It is a given that Mr Hunt lies (he is a Tory) but the fact remains that if you are ill at the weekend you are very likely to not be treated by a consultant etc. I had a baby at the weekend years ago and the care was by untrained staff who messed up the delivery so much my child could have died or been injured. A consultant was called in at the last minute luckily for me but I cant list all the things they did wrong and I am very understanding of the NHS and its staff usually. The NHS does need to arrange for senior staff, not just Junior doctors to be around at the weekend as part of their job. They may moan but they get paid a fortune (most do private work for a good part of the week so that helps too) and knew when they trained for this job that people do not choose when they get ill. Before the NHS started if you could not pay then you might well just die of whatever illness you had and it is only because they have been forced to work for the state that doctors do anything but private work often ie if you let them do what THEY want………. I feel sorry for anyone who works hard and doctors no doubt do but so do many professions without the remuneration the medical staff get. Some jobs that are not well paid see staff risking their lives which doctors do not do mainly etc. Weekends should be part of NHS contracts for all doctors surely?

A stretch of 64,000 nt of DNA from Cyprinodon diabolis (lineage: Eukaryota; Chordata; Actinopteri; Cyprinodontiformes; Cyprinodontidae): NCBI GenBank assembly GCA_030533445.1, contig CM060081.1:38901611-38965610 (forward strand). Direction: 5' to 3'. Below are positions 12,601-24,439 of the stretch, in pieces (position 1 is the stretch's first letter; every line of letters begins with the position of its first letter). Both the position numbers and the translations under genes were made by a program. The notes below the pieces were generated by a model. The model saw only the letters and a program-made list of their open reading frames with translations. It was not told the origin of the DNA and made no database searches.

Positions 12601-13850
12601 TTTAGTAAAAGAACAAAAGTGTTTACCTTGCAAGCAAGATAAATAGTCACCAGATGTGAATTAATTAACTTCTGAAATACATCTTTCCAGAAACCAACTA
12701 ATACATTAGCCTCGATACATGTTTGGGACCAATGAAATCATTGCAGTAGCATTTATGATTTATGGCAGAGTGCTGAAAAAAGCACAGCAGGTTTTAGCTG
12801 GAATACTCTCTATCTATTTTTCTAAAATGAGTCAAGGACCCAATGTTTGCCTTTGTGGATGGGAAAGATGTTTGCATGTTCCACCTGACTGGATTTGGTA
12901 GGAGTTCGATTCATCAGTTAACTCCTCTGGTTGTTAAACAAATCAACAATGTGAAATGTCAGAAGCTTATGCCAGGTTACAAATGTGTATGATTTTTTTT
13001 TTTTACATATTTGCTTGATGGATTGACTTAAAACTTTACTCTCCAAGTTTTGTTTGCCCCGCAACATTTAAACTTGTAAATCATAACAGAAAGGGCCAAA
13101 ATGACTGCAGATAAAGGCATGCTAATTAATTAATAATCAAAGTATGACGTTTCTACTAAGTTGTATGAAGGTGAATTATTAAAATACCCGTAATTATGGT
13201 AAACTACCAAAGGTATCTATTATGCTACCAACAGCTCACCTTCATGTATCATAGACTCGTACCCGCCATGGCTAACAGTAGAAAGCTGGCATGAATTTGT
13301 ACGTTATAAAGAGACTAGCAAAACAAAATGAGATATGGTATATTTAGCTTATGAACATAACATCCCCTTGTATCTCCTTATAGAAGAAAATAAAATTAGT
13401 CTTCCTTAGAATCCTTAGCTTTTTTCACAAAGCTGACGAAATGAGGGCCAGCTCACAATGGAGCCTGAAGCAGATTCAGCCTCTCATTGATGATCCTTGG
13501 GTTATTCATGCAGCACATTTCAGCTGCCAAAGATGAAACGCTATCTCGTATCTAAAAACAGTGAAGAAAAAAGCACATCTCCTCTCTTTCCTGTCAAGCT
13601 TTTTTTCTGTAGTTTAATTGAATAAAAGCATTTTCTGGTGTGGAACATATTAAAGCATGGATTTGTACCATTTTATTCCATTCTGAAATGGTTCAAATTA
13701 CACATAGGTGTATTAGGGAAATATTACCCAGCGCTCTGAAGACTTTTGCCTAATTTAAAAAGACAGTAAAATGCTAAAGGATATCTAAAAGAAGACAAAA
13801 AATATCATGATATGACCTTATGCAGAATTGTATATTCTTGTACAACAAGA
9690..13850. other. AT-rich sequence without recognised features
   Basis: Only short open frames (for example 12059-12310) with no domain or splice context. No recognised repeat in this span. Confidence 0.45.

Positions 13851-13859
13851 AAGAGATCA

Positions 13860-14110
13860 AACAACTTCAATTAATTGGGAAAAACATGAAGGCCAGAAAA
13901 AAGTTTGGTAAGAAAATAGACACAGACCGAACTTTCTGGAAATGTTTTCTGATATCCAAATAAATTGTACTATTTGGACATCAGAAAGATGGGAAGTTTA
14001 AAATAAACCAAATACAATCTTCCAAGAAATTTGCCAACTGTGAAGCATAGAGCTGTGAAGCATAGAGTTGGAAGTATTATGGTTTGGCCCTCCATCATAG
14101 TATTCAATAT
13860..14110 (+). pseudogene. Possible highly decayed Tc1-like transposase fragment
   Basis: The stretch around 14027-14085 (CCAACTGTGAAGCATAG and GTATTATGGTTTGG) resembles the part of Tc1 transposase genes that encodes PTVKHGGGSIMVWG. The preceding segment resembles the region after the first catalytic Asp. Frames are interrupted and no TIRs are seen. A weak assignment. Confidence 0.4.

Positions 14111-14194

1. Mike Sivier Post author

      All grades of doctors DO work weekends.
      Jeremy Hunt is trying to downgrade the amount of pay they receive for this work.
      The claims that people are more likely to die if they seek medical help during weekends have around considerable anger in the medical profession and it seems likely there will be some form of legal action over it, as it seems the Tories are increasing the likelihood of harm to people who believe this propaganda and decide not to attend when their condition requires urgent, immediate treatment. http://www.theguardian.com/society/2015/oct/07/the-hunt-file-doctors-dossier-of-patients-put-at-risk-by-health-secretary
      As the article points out, it used to be automatic that weekend work would attract higher pay; Jeremy Hunt wants to remove this right for doctors. Don’t you think that’s just a little bit disrespectful?

  5. mrmarcpc

    He’ll probably get away with the plan he’s implementing to totally bugger up the NHS because the British are so stupid and lazy to realise that they’re being lied to with typical, tory spin and what his real agenda is, we should all be protesting against him and his plan, he’ll get his way, just you watch!